This thief in Denmark doesn’t understand how ice works

Police in southern Denmark said on Sunday that an apparent would-be thief who attempted to throw a safe in a lake ran in to just one small problem: the lake was frozen.

This thief in Denmark doesn’t understand how ice works
Warming temperatures will probably free the safe this week. Photo: Syd- og Sønderjyllands Politi/Twitter
South Jutland Police said they are investigating how a safe ended up in a frozen lake in Esbjerg but have a pretty good clue of where to start looking. 
“Within the past 24 hours we had a break-in in which a safe similar to that was stolen, but it is still uncertain if the one out on the ice is it,” spokesman Claus Skovgaard told TV2.
The half-submerged safe was spotted sticking out of the frozen lake by a resident who tipped off the police. 
As of Sunday, the authorities were not able to retrieve it but warmer temperatures moved in on Monday and the weather was expected to remain above the freezing point for the remainder of the week, presumably freeing up the safe for further inspection. 
Police wrote on Twitter that whoever threw the safe into the lake wasn’t able to open it up to get inside. 
“Ugh, first a struggle to steal the safe, then it can’t be opened and then when it’s dumped in the lake, the water was firm,” police wrote.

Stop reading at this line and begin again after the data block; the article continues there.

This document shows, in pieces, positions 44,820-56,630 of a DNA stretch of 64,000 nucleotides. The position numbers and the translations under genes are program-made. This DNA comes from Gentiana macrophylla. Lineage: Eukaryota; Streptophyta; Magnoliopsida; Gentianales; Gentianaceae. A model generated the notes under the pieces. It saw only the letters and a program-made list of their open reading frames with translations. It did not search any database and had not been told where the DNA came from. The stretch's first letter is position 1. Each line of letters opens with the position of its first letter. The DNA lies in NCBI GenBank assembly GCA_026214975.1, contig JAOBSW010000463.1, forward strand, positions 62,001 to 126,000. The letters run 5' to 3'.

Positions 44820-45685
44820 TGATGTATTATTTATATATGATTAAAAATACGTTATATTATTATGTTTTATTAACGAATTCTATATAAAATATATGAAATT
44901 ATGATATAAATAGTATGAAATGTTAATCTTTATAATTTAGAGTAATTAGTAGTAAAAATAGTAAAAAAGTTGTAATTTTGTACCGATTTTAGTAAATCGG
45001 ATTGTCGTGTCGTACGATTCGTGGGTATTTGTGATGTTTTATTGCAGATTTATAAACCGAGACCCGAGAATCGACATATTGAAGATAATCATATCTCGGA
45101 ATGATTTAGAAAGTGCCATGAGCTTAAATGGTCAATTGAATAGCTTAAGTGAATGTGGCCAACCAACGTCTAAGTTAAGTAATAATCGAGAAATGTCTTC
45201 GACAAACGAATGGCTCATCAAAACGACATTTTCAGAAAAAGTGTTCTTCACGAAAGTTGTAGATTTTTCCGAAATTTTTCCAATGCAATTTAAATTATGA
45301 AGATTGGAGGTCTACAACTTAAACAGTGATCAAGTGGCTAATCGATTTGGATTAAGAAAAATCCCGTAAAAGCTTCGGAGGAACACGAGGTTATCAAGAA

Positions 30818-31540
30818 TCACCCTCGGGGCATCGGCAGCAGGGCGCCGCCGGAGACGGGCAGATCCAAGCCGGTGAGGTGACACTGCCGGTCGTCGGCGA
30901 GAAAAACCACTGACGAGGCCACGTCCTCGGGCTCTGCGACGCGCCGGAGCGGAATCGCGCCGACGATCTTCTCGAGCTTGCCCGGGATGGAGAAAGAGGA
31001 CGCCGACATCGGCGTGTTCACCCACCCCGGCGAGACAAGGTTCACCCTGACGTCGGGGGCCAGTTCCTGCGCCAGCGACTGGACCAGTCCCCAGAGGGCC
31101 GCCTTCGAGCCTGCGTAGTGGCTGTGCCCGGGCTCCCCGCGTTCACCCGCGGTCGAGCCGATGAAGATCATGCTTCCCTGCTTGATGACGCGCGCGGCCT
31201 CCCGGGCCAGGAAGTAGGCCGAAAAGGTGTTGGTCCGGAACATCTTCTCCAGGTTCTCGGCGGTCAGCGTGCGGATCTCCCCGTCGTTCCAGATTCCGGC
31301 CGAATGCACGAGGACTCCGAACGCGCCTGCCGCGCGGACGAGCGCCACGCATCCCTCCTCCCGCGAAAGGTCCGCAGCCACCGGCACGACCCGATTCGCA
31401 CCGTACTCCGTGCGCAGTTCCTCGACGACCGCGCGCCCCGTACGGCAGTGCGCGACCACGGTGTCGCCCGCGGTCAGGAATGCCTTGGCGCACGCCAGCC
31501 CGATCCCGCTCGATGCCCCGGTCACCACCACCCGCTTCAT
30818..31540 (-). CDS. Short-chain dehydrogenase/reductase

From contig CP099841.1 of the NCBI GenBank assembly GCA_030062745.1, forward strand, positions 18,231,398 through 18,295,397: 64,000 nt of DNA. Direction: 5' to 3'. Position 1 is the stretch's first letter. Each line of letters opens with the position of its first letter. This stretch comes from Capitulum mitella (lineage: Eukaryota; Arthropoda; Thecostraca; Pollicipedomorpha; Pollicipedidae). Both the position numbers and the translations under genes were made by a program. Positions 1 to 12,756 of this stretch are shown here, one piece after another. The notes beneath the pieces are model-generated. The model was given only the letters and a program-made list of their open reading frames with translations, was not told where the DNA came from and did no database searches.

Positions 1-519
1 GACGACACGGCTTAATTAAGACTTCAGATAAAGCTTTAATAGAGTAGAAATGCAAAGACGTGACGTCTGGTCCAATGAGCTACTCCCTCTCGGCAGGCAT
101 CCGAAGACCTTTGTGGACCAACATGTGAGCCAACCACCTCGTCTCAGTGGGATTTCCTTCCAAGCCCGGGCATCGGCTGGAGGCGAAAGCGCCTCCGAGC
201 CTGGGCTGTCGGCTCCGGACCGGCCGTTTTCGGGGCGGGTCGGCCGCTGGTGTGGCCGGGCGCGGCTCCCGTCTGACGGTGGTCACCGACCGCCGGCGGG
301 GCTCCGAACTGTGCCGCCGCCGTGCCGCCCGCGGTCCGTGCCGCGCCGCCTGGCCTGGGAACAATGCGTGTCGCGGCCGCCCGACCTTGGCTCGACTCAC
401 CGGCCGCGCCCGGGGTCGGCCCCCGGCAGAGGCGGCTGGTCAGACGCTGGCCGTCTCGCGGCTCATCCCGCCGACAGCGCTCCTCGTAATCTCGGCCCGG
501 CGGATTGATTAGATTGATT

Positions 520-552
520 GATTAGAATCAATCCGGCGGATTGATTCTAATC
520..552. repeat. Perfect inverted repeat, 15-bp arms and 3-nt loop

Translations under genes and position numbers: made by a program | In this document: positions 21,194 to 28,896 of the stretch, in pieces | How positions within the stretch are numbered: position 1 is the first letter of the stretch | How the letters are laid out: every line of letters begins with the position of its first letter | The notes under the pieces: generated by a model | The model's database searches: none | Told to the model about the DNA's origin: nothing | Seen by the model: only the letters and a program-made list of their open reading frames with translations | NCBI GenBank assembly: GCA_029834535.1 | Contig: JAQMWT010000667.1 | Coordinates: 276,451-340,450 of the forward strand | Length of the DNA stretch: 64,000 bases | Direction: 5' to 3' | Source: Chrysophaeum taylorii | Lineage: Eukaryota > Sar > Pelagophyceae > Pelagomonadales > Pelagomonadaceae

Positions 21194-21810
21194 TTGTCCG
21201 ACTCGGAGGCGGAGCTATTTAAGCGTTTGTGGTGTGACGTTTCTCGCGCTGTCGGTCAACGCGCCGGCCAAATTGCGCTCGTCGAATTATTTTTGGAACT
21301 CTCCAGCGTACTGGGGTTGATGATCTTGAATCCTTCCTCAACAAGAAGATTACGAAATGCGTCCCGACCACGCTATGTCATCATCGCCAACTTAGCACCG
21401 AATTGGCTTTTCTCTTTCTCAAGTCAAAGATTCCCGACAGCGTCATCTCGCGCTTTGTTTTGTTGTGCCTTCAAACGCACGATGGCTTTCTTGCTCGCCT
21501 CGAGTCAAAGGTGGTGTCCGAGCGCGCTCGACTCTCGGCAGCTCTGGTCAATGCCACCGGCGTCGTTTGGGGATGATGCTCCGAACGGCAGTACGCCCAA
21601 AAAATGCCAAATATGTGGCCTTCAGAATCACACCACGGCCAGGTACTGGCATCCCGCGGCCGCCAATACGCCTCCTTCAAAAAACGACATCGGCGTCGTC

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Danish court jails woman in 4 billion euro money laundering case

A Danish court on Thursday sentenced a woman to jail for attempting to launder nearly four billion euros, the largest case of money-laundering in the Nordic country's history.

Danish court jails woman in 4 billion euro money laundering case

The 49-year-old Lithuanian woman had confessed to the crime in police interviews, Denmark’s Prosecution Service said in a statement.

Between December 2008 and March 2016, nearly four billion euros were funnelled through a series of companies, all of which had accounts in Danske Bank’s Estonian branch.

“This is the largest amount we have seen in a money laundering case brought before a court in Denmark,” special prosecutor Lisette Jørgensen said in a statement.

“The woman had a role in a large money laundering complex built around 40 Danish limited partnerships,” Jorgensen added.

Using her expertise, she “made it possible for the companies to move money around in order to disguise their illegal origins”, the prosecutor said.

According to the prosecution service, two other defendants in the case have also been linked to the companies. 

One is a 49-year-old former Russian citizen who is in custody after she was extradited from the UK in December 2021, and the other is a 56-year-old Lithuanian man living in Denmark.

The Lithuanian woman sentenced Thursday was given three years and 11 months in prison for laundering millions in a separate case. 

Together with Thursday’s verdict, her total sentence is eight years in jail.

Prosecutors also said the case is connected a larger scandal involving Danske Bank, Denmark’s largest.

The bank is still recovering after it became embroiled in criminal investigations in several countries over some 200 billion euros in transfers that passed through its Estonian branch between 2007 and 2015, involving some 15,000 foreign clients, many Russian.

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